Tag Archives: journal

‘Life as Research Scientist’: Letitia Kotila, Family Scientist

Letitia Kotila is currently a Doctoral Candidate in Human Development and Family Science at The Ohio State University. Her research area focuses on parental involvement, coparenting, and couple relationships. Letitia has three children (ages 11, 9, and 2) with her husband. She enjoys playing sports, riding bikes, and watching movies with her family. She also enjoys cooking and baking. Often Letitia spends time on the weekends testing new recipes.

As part of our series on ‘life as research scientist’ we requested Letitia to answer few questions, and here is what we learned from her. So let’s join to hear from Family Scientist Letitia Kotila:

Q. Let us start with your research topic. What is your research area? Will you please tell us a bit more on this? What did you find?

Letitia Kotila: This particular study broadly focuses on predictors of prenatal parenting behaviors, such as finding out the sex of an unborn child. This is the first study we know of in the U.S. to look at psychological predictors of finding out fetal sex, and we focused on three particular characteristics.  We looked at whether the mothers’ basic personality traits, her perfectionistic orientation toward parenting (i.e., setting unrealistically high standards), and her gender role ideologies (i.e., women and men should have separate roles) influenced whether or not she found out the sex of her child pre-birth. We found that mothers who were more open to experience were much less likely than other mothers to know the sex of their child, and that parenting perfectionists were slightly more likely than other mothers to know the sex.  We also found that when mothers held a less traditional gender role ideology and were conscientious, or able to set clear standards and follow through with them, they were much less likely than other mothers to know the sex of their unborn child. (more…)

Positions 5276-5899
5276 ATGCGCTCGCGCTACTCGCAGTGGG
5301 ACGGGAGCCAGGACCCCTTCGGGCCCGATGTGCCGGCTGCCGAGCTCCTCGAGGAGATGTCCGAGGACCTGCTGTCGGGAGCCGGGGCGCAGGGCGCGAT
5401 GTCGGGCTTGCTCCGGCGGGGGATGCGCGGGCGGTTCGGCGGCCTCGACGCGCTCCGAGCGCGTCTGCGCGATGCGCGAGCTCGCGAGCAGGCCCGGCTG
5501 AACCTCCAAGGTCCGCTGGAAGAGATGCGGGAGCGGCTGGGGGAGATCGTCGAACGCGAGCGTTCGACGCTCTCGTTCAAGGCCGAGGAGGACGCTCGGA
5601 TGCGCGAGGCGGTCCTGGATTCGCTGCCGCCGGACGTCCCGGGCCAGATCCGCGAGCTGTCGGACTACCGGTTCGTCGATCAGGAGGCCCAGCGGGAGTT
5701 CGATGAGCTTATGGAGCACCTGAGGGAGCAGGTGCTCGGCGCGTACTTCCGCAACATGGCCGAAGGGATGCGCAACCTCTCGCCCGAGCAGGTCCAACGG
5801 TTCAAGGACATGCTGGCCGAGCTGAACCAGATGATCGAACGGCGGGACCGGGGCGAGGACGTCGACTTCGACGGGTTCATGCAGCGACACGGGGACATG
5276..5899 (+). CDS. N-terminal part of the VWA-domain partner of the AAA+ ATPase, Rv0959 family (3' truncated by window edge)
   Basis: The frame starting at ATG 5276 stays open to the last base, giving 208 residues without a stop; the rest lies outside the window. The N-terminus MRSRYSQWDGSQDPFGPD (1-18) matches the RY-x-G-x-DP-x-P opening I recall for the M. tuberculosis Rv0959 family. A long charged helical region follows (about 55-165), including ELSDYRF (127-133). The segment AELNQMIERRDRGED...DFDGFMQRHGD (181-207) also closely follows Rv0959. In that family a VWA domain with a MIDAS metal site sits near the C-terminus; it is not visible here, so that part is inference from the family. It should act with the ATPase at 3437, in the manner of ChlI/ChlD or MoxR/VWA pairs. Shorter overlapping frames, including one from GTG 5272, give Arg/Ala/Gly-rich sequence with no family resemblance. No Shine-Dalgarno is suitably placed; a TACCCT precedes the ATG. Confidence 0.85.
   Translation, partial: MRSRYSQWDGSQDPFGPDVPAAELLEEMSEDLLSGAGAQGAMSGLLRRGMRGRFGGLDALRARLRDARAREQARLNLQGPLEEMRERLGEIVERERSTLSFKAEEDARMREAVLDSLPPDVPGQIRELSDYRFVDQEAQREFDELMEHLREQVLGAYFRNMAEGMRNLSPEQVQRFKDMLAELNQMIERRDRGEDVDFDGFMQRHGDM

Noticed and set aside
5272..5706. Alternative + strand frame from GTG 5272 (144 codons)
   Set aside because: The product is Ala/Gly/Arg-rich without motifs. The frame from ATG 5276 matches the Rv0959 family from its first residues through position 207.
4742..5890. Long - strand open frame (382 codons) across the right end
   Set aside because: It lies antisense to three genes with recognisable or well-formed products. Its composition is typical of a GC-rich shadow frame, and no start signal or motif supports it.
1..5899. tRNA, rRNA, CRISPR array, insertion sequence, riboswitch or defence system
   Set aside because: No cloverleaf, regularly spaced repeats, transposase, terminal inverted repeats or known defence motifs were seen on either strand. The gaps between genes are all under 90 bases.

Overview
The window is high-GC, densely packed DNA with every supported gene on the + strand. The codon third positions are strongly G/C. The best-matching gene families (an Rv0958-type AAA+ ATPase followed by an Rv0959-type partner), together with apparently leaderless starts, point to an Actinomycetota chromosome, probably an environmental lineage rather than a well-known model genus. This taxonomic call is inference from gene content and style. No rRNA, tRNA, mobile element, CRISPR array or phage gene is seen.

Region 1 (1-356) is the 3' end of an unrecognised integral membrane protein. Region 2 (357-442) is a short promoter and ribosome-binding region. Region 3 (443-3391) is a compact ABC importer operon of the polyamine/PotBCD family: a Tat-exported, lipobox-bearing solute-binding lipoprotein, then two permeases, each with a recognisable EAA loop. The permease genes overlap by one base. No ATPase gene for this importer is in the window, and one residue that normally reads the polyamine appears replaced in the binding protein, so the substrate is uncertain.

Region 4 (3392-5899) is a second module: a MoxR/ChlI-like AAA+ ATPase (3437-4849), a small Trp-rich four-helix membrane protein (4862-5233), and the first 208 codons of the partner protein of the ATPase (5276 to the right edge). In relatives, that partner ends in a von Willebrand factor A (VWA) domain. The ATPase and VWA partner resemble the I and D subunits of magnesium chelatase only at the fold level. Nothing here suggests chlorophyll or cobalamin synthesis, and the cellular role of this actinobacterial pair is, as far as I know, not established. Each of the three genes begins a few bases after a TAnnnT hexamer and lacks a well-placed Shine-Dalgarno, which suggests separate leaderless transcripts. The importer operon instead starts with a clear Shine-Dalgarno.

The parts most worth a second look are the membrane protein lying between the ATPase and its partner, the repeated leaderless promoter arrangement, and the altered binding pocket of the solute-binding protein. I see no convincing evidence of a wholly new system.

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Weapons tied to repeat domestic abuse

Women are up to 83 percent more likely to experience repeat abuse by their male partners if a weapon is used in the initial abuse incident, according to a new study that has implications for victims, counselors and police.

Michigan State University researcher Amy Bonomi and colleagues studied the domestic abuse police reports of nearly 6,000 couples in Seattle during a two-year period. An estimated one in four women in the United States experience domestic violence at least once in their lifetime. (more…)

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Weltmärkte für Nahrungsmittel: Klimawandel größerer Preistreiber als die Bioenergie

Für eine Minderung des Ausstoßes von Treibhausgasen wird zum Erreichen des 2 Grad-Ziels wahrscheinlich ein erheblicher Anteil Bioenergie im Energiemix der Zukunft benötigt. Trotz mancher Risiken wären die Auswirkungen einer steigenden Nachfrage nach Bioenergie auf die Weltagrarmärkte weit geringer als die durch einen ungebremsten Klimawandel. Das zeigt nun eine Studie, die unter der Leitung von Wissenschaftlern des Potsdam-Instituts für Klimafolgenforschung veröffentlicht wurde. Während die Agrarpreise durch direkte Klimawirkungen auf Ernteerträge bis 2050 um etwa 25 Prozent höher wären als in einem Szenario ohne Klimawandel, würde eine hohe Nachfrage nach Bioenergie in einem Szenario mit ambitioniertem Klimaschutz die Preise nur um etwa 5 Prozent steigen lassen. (more…)

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8 million lives saved since surgeon general’s tobacco warning 50 years ago